As many agents know, working in real estate often means being subject to the whims of events out of your control. This includes, but is not limited to, fickle buyers and sellers; a drastically-fluctuating housing economy; and natural disasters that may strike in their local market.
Since natural disasters like hurricanes, fires, and earthquakes are inescapable in most regions of the country, Realtors® need to know what’s at stake and what they can do to mitigate these unavoidable threats. This isn’t to frighten you or sound the alarms, but savvy agents must do what they can to plan ahead. Natural disasters affect not only your business, but your community, which is a vital component of your business.
According to a recent report in Join Real, homes located in high-risk areas tend to be more expensive — often because they are in desirable areas (like right on the ocean). Appreciation remains high in these markets, despite the risk. However, this means that any damage caused to these homes carries a hefty price tag. According to REALTOR® Magazine, “the costs associated with natural disasters in the U.S. reached a record high of $306 billion in 2017.” This has a ripple effect since communities must shift their resources toward post-disaster repair. REALTOR® Magazine’s extensive research found that, in the month after a natural disaster occurred, 18% to 32% of home sales were delayed.
It’s not just the immediate impact that agents should prepare for. The National Association of Home Builders notes that construction companies are affected by disasters because it becomes harder and more expensive to source materials to rebuild homes.
So, what can you do? Join Real offers several ways an agent can help clients and keep their business running steadily in the aftermath of a disaster:
• “Help your clients with their damaged home.” When your community is affected by a major event, getting involved is a great way to show that you genuinely care about its well-being. Go the extra mile for your clients who have been directly impacted by a disaster – coordinate a supplies drive or offer to help them develop their insurance claim.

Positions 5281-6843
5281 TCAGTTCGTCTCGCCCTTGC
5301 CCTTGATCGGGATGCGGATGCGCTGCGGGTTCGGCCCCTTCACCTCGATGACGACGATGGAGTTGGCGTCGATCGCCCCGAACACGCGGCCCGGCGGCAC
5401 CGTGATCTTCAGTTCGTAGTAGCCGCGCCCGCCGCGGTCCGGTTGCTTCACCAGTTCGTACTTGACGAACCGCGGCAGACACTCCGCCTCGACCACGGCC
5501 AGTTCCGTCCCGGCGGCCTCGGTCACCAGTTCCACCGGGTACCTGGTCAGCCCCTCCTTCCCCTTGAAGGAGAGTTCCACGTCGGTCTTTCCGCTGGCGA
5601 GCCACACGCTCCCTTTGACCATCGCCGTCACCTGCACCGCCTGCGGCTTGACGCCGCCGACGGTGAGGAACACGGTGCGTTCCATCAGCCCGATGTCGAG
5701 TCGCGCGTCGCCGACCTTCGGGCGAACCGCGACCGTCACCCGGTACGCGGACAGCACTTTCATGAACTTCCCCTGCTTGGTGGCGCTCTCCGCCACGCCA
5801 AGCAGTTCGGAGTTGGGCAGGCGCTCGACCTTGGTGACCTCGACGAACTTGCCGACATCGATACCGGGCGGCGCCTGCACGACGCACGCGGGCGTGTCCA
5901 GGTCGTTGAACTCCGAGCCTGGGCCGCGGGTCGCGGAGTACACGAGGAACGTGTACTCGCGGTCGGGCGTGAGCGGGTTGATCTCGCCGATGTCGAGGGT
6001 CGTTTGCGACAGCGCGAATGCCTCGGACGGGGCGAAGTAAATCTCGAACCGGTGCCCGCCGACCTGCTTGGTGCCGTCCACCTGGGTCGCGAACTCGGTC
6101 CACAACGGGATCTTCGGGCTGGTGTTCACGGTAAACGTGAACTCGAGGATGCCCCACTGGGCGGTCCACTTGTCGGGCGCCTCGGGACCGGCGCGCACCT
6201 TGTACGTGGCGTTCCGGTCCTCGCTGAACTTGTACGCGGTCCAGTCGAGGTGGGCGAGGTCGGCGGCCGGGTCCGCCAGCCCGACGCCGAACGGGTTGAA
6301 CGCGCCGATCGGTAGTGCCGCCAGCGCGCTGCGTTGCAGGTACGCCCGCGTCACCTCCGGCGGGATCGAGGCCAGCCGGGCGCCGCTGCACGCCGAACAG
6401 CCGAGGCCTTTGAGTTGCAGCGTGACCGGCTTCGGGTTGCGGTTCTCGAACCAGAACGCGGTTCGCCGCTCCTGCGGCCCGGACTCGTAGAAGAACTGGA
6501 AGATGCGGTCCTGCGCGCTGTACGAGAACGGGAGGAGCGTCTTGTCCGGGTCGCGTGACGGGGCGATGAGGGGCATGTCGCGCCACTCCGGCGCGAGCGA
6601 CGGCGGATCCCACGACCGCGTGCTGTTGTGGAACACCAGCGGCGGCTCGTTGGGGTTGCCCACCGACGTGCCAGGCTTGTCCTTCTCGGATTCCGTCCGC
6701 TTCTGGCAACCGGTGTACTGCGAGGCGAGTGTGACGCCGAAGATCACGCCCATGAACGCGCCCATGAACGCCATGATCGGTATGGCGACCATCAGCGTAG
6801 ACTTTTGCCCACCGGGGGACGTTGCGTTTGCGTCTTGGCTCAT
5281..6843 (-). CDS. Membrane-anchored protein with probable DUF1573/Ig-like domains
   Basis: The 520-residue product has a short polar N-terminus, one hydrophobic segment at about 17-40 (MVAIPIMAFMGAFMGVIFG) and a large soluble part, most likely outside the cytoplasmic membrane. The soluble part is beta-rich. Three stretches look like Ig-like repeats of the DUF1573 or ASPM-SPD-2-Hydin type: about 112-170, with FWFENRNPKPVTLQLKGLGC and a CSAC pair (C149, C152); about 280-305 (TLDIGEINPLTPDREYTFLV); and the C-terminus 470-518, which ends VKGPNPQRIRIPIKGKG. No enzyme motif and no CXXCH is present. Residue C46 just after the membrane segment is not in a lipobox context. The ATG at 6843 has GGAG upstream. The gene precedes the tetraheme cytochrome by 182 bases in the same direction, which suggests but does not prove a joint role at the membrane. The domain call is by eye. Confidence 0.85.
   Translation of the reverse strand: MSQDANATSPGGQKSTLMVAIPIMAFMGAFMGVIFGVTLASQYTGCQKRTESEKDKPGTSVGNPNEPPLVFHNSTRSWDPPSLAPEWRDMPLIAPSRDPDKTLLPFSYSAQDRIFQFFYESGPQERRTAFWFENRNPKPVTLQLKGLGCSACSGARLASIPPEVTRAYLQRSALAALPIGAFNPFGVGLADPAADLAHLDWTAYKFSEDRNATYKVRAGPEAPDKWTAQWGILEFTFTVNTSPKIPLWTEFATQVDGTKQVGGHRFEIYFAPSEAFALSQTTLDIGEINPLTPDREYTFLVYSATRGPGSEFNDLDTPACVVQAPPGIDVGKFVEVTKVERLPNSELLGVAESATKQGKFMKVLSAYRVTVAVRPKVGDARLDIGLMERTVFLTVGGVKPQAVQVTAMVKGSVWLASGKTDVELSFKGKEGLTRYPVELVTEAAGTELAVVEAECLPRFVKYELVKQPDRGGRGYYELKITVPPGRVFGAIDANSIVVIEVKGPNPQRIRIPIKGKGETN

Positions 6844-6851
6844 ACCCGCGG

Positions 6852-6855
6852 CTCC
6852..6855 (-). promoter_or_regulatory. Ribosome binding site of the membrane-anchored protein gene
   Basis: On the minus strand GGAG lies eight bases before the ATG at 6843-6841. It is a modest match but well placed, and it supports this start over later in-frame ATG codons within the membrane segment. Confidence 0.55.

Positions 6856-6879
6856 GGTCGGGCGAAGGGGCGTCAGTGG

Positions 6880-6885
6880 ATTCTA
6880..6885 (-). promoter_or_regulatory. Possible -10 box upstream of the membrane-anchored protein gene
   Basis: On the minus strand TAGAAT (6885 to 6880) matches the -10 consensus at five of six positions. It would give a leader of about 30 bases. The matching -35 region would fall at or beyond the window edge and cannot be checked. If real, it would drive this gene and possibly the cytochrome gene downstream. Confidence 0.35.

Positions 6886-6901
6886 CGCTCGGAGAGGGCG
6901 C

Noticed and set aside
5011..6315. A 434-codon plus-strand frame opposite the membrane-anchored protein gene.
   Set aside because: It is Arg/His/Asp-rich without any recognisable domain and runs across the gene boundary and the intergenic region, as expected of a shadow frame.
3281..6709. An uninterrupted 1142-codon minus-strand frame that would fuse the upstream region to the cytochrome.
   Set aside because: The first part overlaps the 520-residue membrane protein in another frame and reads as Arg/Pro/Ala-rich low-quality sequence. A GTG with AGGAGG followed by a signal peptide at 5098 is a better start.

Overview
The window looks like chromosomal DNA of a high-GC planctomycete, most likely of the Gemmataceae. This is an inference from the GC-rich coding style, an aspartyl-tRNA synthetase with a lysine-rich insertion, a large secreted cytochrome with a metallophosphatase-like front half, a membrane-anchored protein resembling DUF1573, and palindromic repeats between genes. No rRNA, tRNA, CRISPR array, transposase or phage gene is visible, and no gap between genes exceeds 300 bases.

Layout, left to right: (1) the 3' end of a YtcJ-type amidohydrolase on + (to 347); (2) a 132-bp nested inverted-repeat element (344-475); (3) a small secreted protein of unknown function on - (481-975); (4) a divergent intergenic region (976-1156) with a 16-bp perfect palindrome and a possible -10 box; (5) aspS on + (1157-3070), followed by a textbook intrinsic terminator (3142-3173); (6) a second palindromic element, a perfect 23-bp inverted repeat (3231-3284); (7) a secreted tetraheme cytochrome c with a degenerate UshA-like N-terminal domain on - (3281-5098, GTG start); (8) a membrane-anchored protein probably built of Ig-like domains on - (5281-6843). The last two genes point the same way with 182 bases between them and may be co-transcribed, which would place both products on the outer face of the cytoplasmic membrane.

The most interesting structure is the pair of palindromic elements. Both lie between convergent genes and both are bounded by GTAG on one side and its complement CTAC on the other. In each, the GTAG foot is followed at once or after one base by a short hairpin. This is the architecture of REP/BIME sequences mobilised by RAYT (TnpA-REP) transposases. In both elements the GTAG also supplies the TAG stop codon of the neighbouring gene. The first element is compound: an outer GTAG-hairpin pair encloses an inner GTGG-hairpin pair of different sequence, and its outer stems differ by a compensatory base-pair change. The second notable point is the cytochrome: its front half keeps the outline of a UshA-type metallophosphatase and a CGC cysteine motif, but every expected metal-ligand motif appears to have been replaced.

• “Help clients determine if their property is worth repairing.” It can be difficult for clients to rationally understand when a home can be repaired and when it’s time to walk away. You can help by running the numbers on the damage and looking at the comps for the area. Knowing that other options are available makes the choice much easier for them.
• “Help clients apply for disaster relief.” Navigating through post-disaster insurance paperwork can be a frustrating and emotional time for clients. Study the policy and determine what clients need to do to make the process as easy as possible. You may uncover tricks that they can do now to prepare.
• “Help clients find new housing.” You’re already an expert on what’s available, and your clients will need to find new housing as soon as possible. Keep lists handy and updated to make this an invaluable resource.
• “Be wary of scammers.” Your clients will be vulnerable to scammers trying to take advantage of their plight. Help them determine the legitimate sources of aid.
There’s an old adage that states “forewarned is forearmed.” Ultimately, this means that — although none of us can predict the future – we can all plan ahead, anticipating some of the curve balls that life may throw our way. You can’t prevent a natural disaster but being proactive can save your clients — and you — unnecessary expenses, stress, and heartbreak.